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Grounding ignored

Grounding ignored

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Grounding ignored

I grounded my 13 year old son as he failed to come straight home from school after he had been asked to do so as I had to go out. He went out with his friends instead and when contacted and told to come home directly decided to walk his friend home first. Consequently I was late for an apt. He had done something similar before and had been asked to call and ask before he went anywhere but home after school. I grounded him for the weekend but had to go out for half an hour. When I returned he had gone out and was not picking up my calls. Eventually he called back and said he was out for a ride on his bike. I told him to come home immediately but he cut my call off.
I am so upset and frustrated that he would disrespect me enough to do this. I really don’t know where to go from here. I feel he is getting out of control. His behaviour generally has changed over the past several weeks, he is curt, ignores my requests to do things such as chores and homework, and blatantly refuses to do as he is asked on occasions. I do put boundaries in place and give consequences but what do you do when those consequences are ignored?
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Re: Grounding ignored

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Hi @Jessr21 , 

 

Welcome to ReachOut Parents !

 

That sounds like such a frustrating situation - I'm the parent myself to a slightly younger child, and I would have been  so upset and frustrated (and probably a bit angry to be honest!) if my child had gone out when they were grounded and then weren't answering my calls! The teenage years are definitely an age when a lot of young people will be testing boundaries and making impulsive decisions without necessarily considering long term consequences - the areas of our brain that control impulse control and planning don't finish developing until we're 25.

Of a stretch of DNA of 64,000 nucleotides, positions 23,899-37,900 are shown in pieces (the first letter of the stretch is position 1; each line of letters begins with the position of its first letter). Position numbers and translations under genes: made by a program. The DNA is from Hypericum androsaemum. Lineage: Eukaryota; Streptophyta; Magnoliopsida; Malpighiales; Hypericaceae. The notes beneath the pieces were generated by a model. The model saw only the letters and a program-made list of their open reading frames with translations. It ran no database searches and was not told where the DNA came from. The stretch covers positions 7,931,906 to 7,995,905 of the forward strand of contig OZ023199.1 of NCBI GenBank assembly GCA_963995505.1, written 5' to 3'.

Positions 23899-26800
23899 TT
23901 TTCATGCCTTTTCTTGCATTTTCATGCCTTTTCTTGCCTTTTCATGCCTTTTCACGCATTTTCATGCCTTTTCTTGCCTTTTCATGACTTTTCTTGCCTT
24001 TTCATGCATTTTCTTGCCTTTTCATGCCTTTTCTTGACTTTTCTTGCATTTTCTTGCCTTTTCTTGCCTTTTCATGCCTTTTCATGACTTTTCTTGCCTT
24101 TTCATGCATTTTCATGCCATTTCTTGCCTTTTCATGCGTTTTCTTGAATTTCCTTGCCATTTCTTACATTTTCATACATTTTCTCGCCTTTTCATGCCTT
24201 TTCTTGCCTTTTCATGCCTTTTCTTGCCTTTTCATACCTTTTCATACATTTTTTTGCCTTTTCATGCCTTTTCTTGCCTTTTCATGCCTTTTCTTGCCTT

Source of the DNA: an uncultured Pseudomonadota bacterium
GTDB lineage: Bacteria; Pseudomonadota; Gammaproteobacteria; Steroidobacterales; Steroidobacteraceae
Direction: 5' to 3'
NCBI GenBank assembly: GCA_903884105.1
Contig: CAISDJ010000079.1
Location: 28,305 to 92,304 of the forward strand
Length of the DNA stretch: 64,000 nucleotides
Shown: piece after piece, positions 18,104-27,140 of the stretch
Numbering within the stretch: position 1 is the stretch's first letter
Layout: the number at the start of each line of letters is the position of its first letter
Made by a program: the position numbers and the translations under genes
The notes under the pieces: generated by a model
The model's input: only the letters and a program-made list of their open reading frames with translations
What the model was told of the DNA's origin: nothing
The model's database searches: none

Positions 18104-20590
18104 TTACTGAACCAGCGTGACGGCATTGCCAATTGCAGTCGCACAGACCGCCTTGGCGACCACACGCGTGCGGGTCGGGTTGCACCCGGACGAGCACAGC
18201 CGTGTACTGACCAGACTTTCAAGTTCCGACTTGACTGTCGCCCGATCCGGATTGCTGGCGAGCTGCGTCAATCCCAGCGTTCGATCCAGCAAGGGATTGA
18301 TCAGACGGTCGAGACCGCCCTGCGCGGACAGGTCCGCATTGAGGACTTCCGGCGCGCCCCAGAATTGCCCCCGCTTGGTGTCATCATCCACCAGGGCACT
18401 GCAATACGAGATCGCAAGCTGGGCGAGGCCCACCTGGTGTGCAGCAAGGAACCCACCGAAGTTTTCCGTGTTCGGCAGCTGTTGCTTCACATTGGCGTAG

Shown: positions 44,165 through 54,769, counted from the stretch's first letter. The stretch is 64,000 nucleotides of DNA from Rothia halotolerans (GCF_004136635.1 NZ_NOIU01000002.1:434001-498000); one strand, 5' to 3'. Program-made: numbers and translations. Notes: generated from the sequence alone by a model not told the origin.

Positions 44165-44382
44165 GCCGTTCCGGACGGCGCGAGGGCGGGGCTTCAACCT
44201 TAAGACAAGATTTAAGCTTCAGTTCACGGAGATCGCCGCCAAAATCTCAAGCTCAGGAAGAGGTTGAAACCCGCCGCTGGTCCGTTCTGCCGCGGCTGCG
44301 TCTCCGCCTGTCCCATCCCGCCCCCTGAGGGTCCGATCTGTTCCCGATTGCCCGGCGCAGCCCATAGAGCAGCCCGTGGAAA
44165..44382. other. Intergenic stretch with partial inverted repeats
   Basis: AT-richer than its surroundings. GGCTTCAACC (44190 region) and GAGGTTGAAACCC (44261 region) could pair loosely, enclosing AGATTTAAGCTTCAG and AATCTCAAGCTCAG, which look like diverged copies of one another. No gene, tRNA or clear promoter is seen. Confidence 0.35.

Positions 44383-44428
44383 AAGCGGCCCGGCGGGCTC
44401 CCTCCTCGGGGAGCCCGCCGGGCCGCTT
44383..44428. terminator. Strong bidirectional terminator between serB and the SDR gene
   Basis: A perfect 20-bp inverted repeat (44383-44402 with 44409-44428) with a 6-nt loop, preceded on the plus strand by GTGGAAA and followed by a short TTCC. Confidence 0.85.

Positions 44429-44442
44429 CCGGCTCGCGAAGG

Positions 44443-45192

You mention that his behaviour seems to have changed in the last few weeks, do you know if there's anything that is happening at school or with his friends that may be affecting him at all? A first step might be to pick a time when you're both calm, and try having a chat with him  - both to see what's happening for him, and let him know how it makes you feel when he breaks boundaries like this (especially when it's something that could mean you don't know if he's safe, like not picking up his phone when he's out). In terms of consequences- do you think he'd be open to helping you come up with appropriate consequences? Having some buy in to the process might make him more likely to follow the house rules- it also may be helpful to work out what his 'currency' is (for example, some kids may respond to losing time on the computer,  losing phone access, or social media time etc).  We have some good articles on setting rules and boundaries with teenagers here that you may find helpful. 

 

Parenting a teenager can be incredibly challenging - we're an Australian service but I did come across this free advice/ support line for parents in the UK here. Sometimes it can really help to talk things through with someone who's removed from the situation and brainstorm some strategies that might help.  

 

 

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